A leading commentator considers the meaning of Israel after fifty years.
When Zionists first advocated a national home for the Jewish people, they also propounded a revolution in the values that Jews should live by, a whole new way of thinking about Jewish life and Jewish history. Has this revolution in fact occurred? And what have the consequences been for Jews and their neighbors? Especially given the extraordinary circumstances that link the United States and Israel, Americans may find the answers to such questions vexing--but the remarkable work of Avishai Margalit goes far to clarify the issues and enlighten the debate.
Over the past two decades, Margalit has written major essays for American readers about the political leaders, cultural crises, and historical background of the contemporary Israeli scene. In Views and Reviews these essays are brought together, with new commentary and observations, and their publication in one volume clearly shows that the whole is much more than the sum of its parts. From Ben-Gurion to Netanyahu, from "Israeli kitsch" to the meaning of the Holocaust for "the seventh million," Margalit enlightens the whole terrain of Israeli life and history. Views and Reviews brings a tragically conflicted country into sharp and memorable focus.
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Avishai Margalit, a native of Jerusalem, is professor of philosophy at Hebrew University and the author of many books, most recently The Decent Society (1996). A regular political columnist in the Israeli press, he lives in Jerusalem.From Kirkus Reviews:
Sixteen thoughtful, sometimes penetrating essays and long reviews, most of which originally appeared during the past decade in the New York Review of Books, about the outstanding political personalities and societal issues of contemporary Israeli life. Margalit (Philosophy/Hebrew Univ.; The Decent Society, 1996, etc.), a political columnist, notes ``the tendency to describe and think about Israel in allegories'' and the fact that ``much of the criticism of Israel, both internal and external, is directed at its pretensions rather than its reality.'' By contrast, he focuses on the specific character and historical records of such political leaders as Benjamin Netanyahu, Ariel Sharon, the late Yitzhak Rabin, and Shimon Peres, as well as on the psychological, ideological, and socio-economic repercussions of such phenomena as the large-scale immigration to Israel from the former USSR. His best essays, ``The Rise of the Ultra-Orthodox,'' ``The Use of the Holocaust in Israel,'' and ``The Kitsch of Israel,'' deal with the mythos of the Jewish state. Usually, Margalit writes as an observer, though hardly a dispassionate one; his ``dovish'' sentiments are evident. His fluid prose also manifests a keen awareness of the many paradoxical and ironical aspects of Israeli life, as when the author observes that right-wing immigrants vacillate between a sense of megalomania about Israeli might, on the one hand, and on the other, feelings of extreme self-pity and powerlessness.'' His writing reveals that with the country's many internal tensions and countervailing trends, not to mention its balkanized party system, nothing is self-evident or simple about current Israeli politics. Readers who want a souvenir album about Israel at 50 should pass on this one. But others will enjoy the resounding uneasiness of Margalits pieces. -- Copyright ©1998, Kirkus Associates, LP. All rights reserved.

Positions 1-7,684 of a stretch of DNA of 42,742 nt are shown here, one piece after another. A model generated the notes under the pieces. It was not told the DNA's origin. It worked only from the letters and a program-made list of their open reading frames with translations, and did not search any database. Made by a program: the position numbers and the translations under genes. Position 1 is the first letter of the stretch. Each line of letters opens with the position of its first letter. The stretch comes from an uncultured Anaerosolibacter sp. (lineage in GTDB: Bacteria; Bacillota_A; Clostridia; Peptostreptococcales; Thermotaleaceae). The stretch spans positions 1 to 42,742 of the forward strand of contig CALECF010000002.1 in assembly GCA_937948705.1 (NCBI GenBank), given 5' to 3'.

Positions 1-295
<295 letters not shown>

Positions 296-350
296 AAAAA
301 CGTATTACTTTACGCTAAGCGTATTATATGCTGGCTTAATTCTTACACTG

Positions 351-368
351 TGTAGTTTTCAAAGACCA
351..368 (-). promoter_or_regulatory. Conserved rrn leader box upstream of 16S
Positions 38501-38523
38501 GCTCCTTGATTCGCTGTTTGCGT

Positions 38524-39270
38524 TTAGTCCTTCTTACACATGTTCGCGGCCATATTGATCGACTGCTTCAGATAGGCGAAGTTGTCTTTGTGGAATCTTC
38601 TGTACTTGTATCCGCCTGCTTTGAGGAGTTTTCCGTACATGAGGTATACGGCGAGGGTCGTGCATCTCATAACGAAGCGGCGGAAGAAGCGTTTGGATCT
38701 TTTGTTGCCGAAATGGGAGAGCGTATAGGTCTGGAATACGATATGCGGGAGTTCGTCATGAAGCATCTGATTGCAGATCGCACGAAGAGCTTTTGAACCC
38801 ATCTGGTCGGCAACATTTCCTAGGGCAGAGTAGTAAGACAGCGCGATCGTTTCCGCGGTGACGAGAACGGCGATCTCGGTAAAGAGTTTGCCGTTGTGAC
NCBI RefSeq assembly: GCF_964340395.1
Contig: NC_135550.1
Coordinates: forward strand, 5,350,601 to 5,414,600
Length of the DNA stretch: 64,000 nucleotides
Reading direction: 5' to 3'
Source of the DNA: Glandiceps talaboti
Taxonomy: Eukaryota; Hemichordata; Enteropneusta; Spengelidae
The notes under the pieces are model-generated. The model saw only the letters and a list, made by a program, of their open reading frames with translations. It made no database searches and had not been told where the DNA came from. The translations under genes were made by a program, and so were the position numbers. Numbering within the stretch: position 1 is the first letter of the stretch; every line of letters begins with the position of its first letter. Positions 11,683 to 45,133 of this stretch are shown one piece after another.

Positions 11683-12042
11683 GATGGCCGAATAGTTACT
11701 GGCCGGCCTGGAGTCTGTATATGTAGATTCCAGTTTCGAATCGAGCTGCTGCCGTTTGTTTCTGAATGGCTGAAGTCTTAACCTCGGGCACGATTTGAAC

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Descripción Farrar Straus & Giroux (T), 1998. Hardcover. Estado de conservación: New. Never used!. Nº de ref. de la librería P110374249415